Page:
Wills in Pennsylvania: Do They Have to Be Notarized

Signing a will

Does a Will Need to be Notarized in Pennsylvania?

Notarizing a will is optional to make it valid in Pennsylvania. The only legal requirement is for the testator (the person making the will) to sign your will after writing it. If the testator can't sign the choice, they should make a mark representing a signature.

In this case, the marking should be witnessed by two competent people.

The Requirements for Pennsylvania Wills

Pennsylvania laws state that anyone over 18 can make a will if they are of sound mind.

These documents are only accepted in writing since state laws don't take oral wills.

However, a well written according to the laws of another state can be considered valid in Pennsylvania (even oral wills) if the testator was domiciled in that given state either upon death or when the will was executed.

Proving the Will

Although there is no absolute need for wills notarized in Pennsylvania, after the testator's death, someone must take the will to the Register of Wills office for the court to determine whether or not it's valid.

In this case, there is a need for two witnesses that could identify the testator's signature on the will. They may have to appear in front of a notary to do so.

Self-Proving Wills – A Real Possibility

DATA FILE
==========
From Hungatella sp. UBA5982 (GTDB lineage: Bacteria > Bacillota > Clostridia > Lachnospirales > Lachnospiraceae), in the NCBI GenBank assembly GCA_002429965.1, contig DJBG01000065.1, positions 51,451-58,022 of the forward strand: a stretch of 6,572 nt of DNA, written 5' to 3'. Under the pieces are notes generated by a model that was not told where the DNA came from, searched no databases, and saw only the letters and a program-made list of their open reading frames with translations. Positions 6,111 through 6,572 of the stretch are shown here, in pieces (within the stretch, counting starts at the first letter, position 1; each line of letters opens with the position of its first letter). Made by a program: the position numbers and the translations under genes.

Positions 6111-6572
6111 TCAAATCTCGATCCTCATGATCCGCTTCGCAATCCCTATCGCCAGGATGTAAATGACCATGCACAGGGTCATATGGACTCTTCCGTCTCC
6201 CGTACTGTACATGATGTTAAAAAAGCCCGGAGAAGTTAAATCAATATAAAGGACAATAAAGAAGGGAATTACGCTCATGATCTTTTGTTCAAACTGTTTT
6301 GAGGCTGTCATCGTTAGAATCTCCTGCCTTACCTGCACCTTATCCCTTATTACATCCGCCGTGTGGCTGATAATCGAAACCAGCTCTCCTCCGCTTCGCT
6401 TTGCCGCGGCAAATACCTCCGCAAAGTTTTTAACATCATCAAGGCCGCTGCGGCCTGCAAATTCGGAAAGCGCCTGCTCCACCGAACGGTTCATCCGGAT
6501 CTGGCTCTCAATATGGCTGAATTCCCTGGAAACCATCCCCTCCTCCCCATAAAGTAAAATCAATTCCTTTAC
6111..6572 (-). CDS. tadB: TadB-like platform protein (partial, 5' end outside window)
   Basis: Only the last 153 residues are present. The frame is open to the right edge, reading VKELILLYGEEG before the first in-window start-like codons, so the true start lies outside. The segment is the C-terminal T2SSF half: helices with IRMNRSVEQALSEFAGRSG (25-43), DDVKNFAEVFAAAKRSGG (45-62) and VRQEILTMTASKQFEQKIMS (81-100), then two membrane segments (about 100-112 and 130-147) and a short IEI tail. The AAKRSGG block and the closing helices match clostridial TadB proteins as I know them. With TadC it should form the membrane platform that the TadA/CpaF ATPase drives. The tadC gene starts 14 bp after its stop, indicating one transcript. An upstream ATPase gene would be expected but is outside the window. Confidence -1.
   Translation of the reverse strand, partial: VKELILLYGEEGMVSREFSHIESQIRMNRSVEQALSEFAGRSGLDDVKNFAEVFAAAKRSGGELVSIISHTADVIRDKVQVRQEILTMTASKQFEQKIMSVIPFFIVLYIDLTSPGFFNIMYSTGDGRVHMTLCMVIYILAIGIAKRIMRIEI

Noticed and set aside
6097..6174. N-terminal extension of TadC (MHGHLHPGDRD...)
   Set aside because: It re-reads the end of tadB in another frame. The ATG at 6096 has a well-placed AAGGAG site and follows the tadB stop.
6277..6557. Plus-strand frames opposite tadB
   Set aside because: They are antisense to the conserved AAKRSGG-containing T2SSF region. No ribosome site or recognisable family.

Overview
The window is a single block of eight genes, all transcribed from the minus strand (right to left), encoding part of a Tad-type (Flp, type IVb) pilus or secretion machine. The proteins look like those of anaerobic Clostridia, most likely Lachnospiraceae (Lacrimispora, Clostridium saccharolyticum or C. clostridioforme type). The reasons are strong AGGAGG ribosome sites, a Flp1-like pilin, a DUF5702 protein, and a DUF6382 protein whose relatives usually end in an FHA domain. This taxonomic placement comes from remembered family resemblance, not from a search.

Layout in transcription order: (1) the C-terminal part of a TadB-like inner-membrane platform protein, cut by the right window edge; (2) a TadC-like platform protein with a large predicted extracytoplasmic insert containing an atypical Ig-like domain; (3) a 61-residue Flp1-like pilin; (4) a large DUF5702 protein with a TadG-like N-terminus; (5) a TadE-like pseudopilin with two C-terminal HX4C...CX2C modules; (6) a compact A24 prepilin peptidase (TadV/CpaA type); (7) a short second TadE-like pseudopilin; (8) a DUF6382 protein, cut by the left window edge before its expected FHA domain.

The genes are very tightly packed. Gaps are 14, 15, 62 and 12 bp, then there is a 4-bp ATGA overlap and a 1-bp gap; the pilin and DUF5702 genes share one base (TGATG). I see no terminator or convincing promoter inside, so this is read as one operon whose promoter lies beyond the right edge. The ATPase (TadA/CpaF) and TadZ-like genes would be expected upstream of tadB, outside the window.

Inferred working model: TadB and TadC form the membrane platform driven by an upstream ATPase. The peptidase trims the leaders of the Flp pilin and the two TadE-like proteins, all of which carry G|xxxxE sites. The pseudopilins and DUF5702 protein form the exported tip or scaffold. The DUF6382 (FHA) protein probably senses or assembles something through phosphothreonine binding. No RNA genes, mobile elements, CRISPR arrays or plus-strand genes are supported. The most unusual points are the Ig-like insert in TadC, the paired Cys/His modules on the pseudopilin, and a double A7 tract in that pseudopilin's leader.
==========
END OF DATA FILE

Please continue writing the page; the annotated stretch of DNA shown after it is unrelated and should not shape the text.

In Pennsylvania, it is possible to write a self-proving will.

This is the kind of will that accompanies an affidavit identifying the signature of the testator, the will, and the witnesses who can testify to see the testator signing the will.

There is no legal requirement for the will to have an affidavit or for it to be notarized, but these make the process easier and faster because they prove the will's validity to the court.

Furthermore, the witnesses will not need to go to court to testify that the testator has signed the will.

How much do the witnesses have to know?

If you decide to have witnesses see you sign the will, you shouldn't worry about privacy issues.

The witnesses don't need to know about the contents of the will. It is enough for you to tell them that the document in question is your will.

Although some might say it is pointless, there are numerous wills notarized in Pennsylvania.

This gives people a sense of security that everything will be in order after they pass away and their loved ones will be protected.

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